The news that Jim Iley had died at the age of 82 on 17th November took me back to my first days supporting Newcastle United. When Joe Harvey took over as manager at St James’ Park on 1st June 1962 he inherited a club in the Second Division with a very good youth team but low morale on and off the pitch. He realised that he needed to build again and allowed the likes of Alf McMichael and Ivor Allchurch to leave. To replace the experience lost one of the first signings he made was a 27 year old called Jim Iley from Nottingham Forest for £17,000. Jim played left half and had been close to earning a full England cap when he played for Spurs, earning an England under 23 cap (when that was a real achievement) and Football League representative honours before he came to the North East. Harvey called him ‘a complete footballer’ and made him captain of his team.

Iley was a class apart in the Second Division. He had excellent close control and a powerful left-foot shot as well as great stamina – a complete box to box player despite the balding pate (whatever happened to baldy footballers?). Harvey continued to build over the next couple of years but Iley remained the cornerstone of the team, even after he lost the captaincy to Stan Anderson in 1964.

Our promotion season of 1964/65 was built around the central three of Anderson, Iley and John McGrath with Iley driving the team forward, making lung-bursting runs from midfield, often ending in a shot – a latter day Rob Lee. His season culminated in a man of the match performance against Bolton Wanderers on Good Friday 1965. Only the top two teams were promoted in those days and if Newcastle could beat third placed Bolton promotion would be mathematically certain. However, Bolton had Francis Lee and a certain Wyn Davies in their team and had been chasing Newcastle and Northampton Town all season. A crowd of 59,960 were crammed into St James’s and saw a game where both teams went for victory. Davies and Lee were a constant threat but Iley pulled the strings in midfield and we took the lead with a goal from Willie Penman. It fell to Iley to clinch promotion as, after a lovely bit of interplay between Anderson and Dave Hilley, he ran onto the ball 20 yards out and crashed it with tremendous power past Eddie Hopkinson in the Bolton goal. The place went crazy and, in that one moment, he earned a lasting place in the United Hall of Fame.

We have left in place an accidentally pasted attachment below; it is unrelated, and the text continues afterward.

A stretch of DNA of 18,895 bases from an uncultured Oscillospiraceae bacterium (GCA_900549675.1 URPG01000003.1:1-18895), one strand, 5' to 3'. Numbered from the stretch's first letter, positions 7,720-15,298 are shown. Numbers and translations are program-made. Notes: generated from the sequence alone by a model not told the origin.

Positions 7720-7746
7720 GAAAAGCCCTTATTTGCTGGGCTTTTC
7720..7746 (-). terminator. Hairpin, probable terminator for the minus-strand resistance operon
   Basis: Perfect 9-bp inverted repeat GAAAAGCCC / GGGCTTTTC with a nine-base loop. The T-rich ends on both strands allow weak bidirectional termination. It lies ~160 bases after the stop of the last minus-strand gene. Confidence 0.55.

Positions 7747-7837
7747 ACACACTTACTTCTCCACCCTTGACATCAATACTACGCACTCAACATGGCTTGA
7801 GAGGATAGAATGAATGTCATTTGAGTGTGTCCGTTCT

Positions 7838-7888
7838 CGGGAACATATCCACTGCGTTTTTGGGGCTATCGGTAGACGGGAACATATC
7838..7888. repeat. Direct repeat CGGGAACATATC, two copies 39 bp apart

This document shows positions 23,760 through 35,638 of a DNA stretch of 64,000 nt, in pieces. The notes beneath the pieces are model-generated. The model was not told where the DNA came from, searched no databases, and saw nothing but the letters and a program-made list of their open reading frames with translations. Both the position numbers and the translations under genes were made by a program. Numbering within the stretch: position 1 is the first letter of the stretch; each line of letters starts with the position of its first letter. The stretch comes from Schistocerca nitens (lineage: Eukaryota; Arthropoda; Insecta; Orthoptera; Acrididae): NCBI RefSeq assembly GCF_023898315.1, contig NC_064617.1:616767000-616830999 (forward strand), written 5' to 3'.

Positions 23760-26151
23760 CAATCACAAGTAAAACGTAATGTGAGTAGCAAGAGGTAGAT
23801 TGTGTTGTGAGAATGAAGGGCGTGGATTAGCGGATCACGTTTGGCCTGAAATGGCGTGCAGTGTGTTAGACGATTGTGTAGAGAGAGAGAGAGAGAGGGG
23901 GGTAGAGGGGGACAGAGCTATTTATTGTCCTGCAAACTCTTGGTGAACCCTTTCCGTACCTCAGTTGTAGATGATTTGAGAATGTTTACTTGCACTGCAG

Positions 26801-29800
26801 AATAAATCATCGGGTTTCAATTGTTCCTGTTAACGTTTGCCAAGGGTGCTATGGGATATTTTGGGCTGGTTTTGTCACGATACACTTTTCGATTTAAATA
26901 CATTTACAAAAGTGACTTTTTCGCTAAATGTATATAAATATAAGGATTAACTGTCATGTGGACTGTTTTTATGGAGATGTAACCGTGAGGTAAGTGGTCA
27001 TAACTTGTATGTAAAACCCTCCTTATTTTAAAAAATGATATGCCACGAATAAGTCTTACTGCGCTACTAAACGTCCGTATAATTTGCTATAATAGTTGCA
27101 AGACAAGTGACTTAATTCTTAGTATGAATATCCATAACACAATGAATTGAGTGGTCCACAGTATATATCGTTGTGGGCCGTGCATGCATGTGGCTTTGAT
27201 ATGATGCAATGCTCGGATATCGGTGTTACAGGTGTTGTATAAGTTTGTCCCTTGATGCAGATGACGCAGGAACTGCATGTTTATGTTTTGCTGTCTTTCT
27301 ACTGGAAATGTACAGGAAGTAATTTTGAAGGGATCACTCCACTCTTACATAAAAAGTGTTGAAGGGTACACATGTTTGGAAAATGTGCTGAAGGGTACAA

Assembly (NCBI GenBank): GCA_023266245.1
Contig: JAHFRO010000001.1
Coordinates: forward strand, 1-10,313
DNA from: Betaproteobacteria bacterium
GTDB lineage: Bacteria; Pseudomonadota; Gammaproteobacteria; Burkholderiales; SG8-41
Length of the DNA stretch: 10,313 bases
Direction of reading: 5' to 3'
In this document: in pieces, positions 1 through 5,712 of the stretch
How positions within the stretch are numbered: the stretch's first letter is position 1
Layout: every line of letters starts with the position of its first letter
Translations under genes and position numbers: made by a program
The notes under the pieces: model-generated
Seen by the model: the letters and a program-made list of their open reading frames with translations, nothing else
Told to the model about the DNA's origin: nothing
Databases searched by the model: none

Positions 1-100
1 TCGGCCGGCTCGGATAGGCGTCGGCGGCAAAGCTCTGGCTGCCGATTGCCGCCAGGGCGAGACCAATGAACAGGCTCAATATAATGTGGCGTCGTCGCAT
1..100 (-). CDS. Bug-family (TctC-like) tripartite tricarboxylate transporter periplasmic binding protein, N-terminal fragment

Jim regained the captaincy for United’s first season in the First Division and his experience was invaluable as we struggled to stay in the division. Although he was quiet off the pitch his influence was clear on it as young players like David Craig, Frank Clark and Pop Robson benefited from his driving will to win. He stayed with the cub until January 1969 when he moved to Peterborough to become player manager.

He later managed Barnsley, Blackburn, Bury and Exeter City. In total he played 249 games (six as sub) for Newcastle United and scored sixteen goals but, for those who were there, nothing will eclipse the thrill of that moment back in 1965 when he took us back to the First Division. A United icon who will be sadly missed.